The 2011 International Conference of the Society for Psychical Research took place in the fair city of Edinburgh, Scotland, from September 2-4. As usual, the SPR is to be commended for including papers from a wide variety of perspectives, from traditional “hard core” laboratory research to philosophical studies to mediumship studies to contemporary “ghost hunting.” It was a pleasure to hear Daryl Bem speak concerning “feeling the future.” Dr. Bem’s careful research methodology has led to his being published in mainstream psychology journals, to to grudging respect from some of his psychological colleagues who do not accept the existence of psi. It was also a pleasure to hear Erlendur Haraldsson, one of the giants of the field. Before I was interested in parapsychology as such, I found his book with Osis on deathbed visions when I visited a flea market with my granddaddy in Tennessee. That book had a great deal of influence on me and helped stimulate an interest in the field that has only come to fruition in the last few years.
Matthew Colborn’s talk, encouraging more openness in parapsychology to reconsidering non-physicalist approaches to the mind-body problem, was a refreshing reminder that the recent upsurge in philosophical materialism among psi researchers does not end the debate over the nature of human beings. He did an excellent job of assimilating the latest philosophical thought on the mind-body problem into his talk. After he spoke, I had the misfortune of preceding Ed May’s incredible talk on the end of Stargate. This is like being the act preceding the Beatles on the Ed Sullivan Show. But I was happy to share my view that Occam’s Razor does not play a useful role in deciding between the living agent and the spirit theories of poltergeist phenomena.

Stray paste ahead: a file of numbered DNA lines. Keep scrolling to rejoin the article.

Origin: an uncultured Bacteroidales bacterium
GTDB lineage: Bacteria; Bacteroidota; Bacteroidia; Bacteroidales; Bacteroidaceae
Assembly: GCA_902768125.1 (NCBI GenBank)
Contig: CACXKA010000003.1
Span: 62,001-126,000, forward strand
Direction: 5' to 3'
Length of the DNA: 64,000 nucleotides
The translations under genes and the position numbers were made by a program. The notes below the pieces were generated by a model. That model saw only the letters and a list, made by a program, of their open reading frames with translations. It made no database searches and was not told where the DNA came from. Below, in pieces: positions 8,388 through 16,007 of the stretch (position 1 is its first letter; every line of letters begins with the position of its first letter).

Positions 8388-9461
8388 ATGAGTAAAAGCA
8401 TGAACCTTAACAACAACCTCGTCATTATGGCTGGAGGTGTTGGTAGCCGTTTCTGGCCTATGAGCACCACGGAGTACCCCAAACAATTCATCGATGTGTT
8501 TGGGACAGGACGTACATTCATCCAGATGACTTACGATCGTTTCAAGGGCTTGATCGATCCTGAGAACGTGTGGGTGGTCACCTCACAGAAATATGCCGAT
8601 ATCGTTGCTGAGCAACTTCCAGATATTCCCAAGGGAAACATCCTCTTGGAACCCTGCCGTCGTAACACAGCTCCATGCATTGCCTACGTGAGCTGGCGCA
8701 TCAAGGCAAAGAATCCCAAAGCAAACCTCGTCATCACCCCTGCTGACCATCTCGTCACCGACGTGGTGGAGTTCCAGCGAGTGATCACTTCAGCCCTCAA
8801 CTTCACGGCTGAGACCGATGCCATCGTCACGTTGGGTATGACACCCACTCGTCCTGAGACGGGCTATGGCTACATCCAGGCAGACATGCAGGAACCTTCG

I must apologize for the rather obvious effects of jet lag as I sat in the audience–my body’s reaction was no reflection on the speakers–I was absolutely exhausted after the flight from America. But the facilities there were excellent–I was pleased with the rooms, and the food was superb. My wife, Karen, and I enjoyed the city–the Royal Mile‘s historic buildings. ghost tours underground and at Greyfriars Cemetery, and the Royal College of Surgeons Museum, which was, for me, one of the most fascinating stops in our journey. Visiting the Edinburgh Castle was a powerful experience, especially gazing at the very crown placed on the head of Mary, Queen of Scots, at her coronation. The rooms with paintings of all the monarchs of Scotland marked an incredible journey toward the room with the crown jewels.
All in all, the SPR conference was superb, and I could not imagine a better location–nor could I have imagined being blessed with such fine sunny weather. I hope future conferences are every bit as good as this one.